Although maybe one of the most cringe-worthy band names I've ever encountered, I can't help but enjoy this album. It's poppy, trebly, and something I imagine skinny kids working in record stores in the 90s would be all over. Can't you imagine a scene in a movie like Empire Records or High Fidelity where one of the nerdy workers puts this on the store sound system and explains, while looking through his bangs at the ground that "Pains of Being Pure at Heart" changed his life?

I love it. Enjoy!

Friday, January 1, 2010


2009 was a really great music year for me. Amidst recording a handful of DJ mixes, I discovered a lot of great new music representing all genres. I haven't been this in love with my headphones and great albums since high school bus trips on the soccer team where I spent a lot of long hours on school nights traveling with my Sony Discman.

I've compiled a synopsis of my favorite albums that were released this last year and hope that you'll take time to enjoy them as well. I love perusing people's "album-of-the-year" lists and discovering new music and am excited to sit with band such as Animal Collective, Bat For Lashes, DJ /rupture, Jason Lytle, Neko Case, The Pains of Being Pure at Heart, Raekwon, The Swell Season, Thieves Like Us, and Volcano Choir. All have released great albums in 2009 which I've either overlooked, need to give a second listen or are completely new to me.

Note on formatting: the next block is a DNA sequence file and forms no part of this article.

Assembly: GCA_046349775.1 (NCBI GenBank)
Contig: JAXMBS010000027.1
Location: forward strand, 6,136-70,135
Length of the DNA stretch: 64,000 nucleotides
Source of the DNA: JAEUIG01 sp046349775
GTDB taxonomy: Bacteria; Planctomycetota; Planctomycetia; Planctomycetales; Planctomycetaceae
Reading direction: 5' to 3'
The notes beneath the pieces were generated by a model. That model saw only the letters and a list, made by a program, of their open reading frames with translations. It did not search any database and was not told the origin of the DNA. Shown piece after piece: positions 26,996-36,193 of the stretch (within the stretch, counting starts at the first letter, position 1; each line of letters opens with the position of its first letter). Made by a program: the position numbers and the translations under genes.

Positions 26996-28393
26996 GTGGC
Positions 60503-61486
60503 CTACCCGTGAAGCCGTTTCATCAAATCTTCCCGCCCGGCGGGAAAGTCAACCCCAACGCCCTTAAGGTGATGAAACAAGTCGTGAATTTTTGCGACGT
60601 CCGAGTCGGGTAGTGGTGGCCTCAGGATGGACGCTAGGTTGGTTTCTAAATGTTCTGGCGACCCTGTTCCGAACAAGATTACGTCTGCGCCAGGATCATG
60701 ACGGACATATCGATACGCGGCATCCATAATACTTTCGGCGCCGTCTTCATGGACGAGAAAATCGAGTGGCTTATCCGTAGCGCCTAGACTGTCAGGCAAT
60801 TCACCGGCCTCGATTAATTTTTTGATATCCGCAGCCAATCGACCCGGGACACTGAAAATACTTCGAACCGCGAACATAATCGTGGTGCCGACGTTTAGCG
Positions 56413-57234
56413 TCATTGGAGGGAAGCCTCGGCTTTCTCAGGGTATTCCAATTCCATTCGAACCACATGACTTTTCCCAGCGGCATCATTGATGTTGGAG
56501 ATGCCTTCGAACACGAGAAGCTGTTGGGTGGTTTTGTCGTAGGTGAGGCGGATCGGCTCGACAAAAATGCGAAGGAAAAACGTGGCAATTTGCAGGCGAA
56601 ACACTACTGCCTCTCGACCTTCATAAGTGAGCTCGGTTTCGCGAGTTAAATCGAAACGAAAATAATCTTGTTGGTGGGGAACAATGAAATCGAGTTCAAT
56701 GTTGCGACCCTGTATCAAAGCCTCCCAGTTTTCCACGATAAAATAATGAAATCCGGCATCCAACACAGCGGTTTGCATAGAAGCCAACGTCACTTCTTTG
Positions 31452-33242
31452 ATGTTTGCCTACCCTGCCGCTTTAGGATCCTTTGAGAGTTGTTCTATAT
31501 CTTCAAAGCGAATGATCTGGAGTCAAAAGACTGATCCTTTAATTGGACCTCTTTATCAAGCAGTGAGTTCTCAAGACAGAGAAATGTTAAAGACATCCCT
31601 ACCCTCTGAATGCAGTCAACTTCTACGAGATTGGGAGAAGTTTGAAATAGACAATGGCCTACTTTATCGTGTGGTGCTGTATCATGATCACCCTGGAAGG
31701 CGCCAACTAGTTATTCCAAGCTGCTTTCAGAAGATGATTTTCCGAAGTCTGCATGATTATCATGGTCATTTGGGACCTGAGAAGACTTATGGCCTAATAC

Freelance Whales - Weathervanes

This band out of Queens has really excited me this last year. I was fortunate enough to get to see them live at the Rickshaw Stop and I'm so thankful. I don't know that I've ever seen a band so joyful, humble and thankful. At only ten bucks, I felt like I was almost stealing from them. Glad to report that they've just been signed with Frenchkiss/Mom & Pop Records.

Fanfarlo - Reservoir

I went to the ten buck concert to see the Freelance Whales and stumbled upon Fanfarlo! Really great surprise and I've been listening to their new album on repeat ever since. Although on the border of too "tortured, hipster" band, at least they're from London, so they dress different than the hipsters here.

Phoenix - Wolfgang Amadeus Phoenix

2009 was the year of Phoenix for me. I got to catch them live at the Warfield, which although I was stuck in the rafters, was loud, flashy and full of aisle dancing. There new album is close to perfect and has also helped shoot this French band into the mainstream spotlight. Rock on, rock on.

Drake - So Far Gone

I've written in depth about Drake in the past and shared some of my excitement. I probably listened to this mixtape more than any other album this past year and am curious to see if he can capture that magic again in 2010 with his debut with Cash Money Records.

The Antlers - Hospice

I stumbled upon the Hospice album during my weekly NPR podcast listen and was haunted by it. This is a headphones album and I've enjoyed getting lost in this ode to the passing of a close friend. Downside: always come away a bit solemn.

Passion Pit - Manners

I've previously written about Passion Pit in my ode to painful vocalists. Manners ended up carrying through the months for me and It's a really comfortable blend of pop/rock/electronic that I tend to gravitate toward.

Great Lake Swimmers - Lost Channels
I thought no one had heard of the Great Lake Swimmers until I tried to go to a small show her in the city at a very low-key venue and got turned away by a sold out show. This album is beautiful in a spacey, folky sort of way. I wouldn't be surprised to see these guys show up at events like Hardly Strictly Bluegrass in coming years.

Wilco - Wilco (the album)
I've spent a lot of time with Yankee Hotel Foxtrot over the years, as have every college student, and this new album has got me re-excited about Wilco. Every time one of these songs plays I feel like Jeff Tweedy is sitting on my sofa singing, maybe even with his family as backup vocals.